U.S. consumer prices rose a brisk 0.3 percent in October, driven by the sharpest rise in energy costs in five months, while jobless claims were higher than anticipated, government reports showed on Thursday.
The Consumer Price Index, the most broadly used gauge of inflation, rose at the same rate as in September, which was the steepest rise since a 0.7 jump in May, according to the Labor Department report.
But core prices, which strip out volatile energy and food costs, rose a more modest 0.2 percent in October, also in line with expectations. Both the overall and core inflation readings were directly in line with expectations.
U.S. government bonds were steady as the data was in line with forecasts and the dollar showed little reaction.
"It shows that there's still growth, slow growth, but still growth, and as long as inflation stays within consensus I think that it's a net positive for the market," said Marc Pado, a U.S. market strategist at Cantor Fitzgerald in San Francisco.
At the same time, markets boosted chances that the Federal Reserve will cut rates at its December meeting to 90 percent from 72 percent late on Wednesday.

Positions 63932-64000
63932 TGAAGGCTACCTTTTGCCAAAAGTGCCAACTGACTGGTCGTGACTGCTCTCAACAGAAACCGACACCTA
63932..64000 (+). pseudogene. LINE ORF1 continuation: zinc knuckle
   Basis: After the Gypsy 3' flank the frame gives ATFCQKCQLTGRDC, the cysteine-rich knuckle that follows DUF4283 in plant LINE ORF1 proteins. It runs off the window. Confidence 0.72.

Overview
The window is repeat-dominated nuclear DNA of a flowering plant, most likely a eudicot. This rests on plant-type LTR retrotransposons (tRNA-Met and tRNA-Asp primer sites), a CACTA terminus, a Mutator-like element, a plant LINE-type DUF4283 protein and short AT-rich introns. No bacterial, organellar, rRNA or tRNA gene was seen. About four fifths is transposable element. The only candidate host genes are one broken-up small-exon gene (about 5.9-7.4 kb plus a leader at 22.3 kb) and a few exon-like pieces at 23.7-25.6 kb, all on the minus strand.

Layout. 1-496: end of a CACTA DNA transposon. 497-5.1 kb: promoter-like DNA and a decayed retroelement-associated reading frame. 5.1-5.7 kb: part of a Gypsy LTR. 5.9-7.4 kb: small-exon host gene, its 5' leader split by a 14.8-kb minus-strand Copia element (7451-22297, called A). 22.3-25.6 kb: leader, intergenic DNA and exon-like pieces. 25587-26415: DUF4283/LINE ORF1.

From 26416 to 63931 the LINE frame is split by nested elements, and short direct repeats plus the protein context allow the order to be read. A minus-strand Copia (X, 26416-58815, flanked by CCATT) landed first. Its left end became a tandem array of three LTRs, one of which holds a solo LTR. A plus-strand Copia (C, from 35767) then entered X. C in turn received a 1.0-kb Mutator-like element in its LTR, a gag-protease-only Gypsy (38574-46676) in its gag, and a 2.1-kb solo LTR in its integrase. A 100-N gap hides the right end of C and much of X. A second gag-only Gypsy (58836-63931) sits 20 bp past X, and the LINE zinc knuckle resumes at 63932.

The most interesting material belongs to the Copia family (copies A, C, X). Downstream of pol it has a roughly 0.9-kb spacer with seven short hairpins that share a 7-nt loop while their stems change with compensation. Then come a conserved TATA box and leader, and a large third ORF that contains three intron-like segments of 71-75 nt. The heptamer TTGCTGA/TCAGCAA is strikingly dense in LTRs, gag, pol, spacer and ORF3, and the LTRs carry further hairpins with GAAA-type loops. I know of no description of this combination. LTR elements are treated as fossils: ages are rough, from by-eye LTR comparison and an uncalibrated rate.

Consumer prices were 3.5 percent higher than a year ago, the biggest 12-month increase since August 2006, when they rose 3.8 percent, a Labor Department official said. Core prices were up 2.2 percent on a year-on-year basis.
So far this year, prices have climbed by a seasonally adjusted annual rate of 3.6 percent, driven by higher food and energy costs. That compares with a 2.5 percent gain in all of 2006.
Energy costs have surged at a 12.3 percent annual rate this year, more than four times higher than the 2.9 percent gain in all of last year. Food prices increased at a 5.5 percent annual rate in 2007, compared with a 2.1 percent rise in 2006.
Jobless Claims Rise
A separate Labor Department report showed new applications for U.S. jobless aid rose more than expected to a seasonally adjusted 339,000 last week, and the more-reliable four-week moving average held steady at a 6-month high.
Initial claims for state unemployment insurance benefits rose by 20,000 from an upwardly adjusted 319,000. Added to that weakening labor picture, was a report showing softening in the New York area manufacturing sector.
A report from the New York Federal Reserve's showed manufacturing sector growth in New York state slowed in November, with new orders and inventory activity weakening and a big spike in material costs.
Still, the 27.37 reading on that New York Fed's "Empire State" general business conditions index, one of the earliest monthly snapshots of U.S. factory conditions, was higher than Wall Street economists had expected.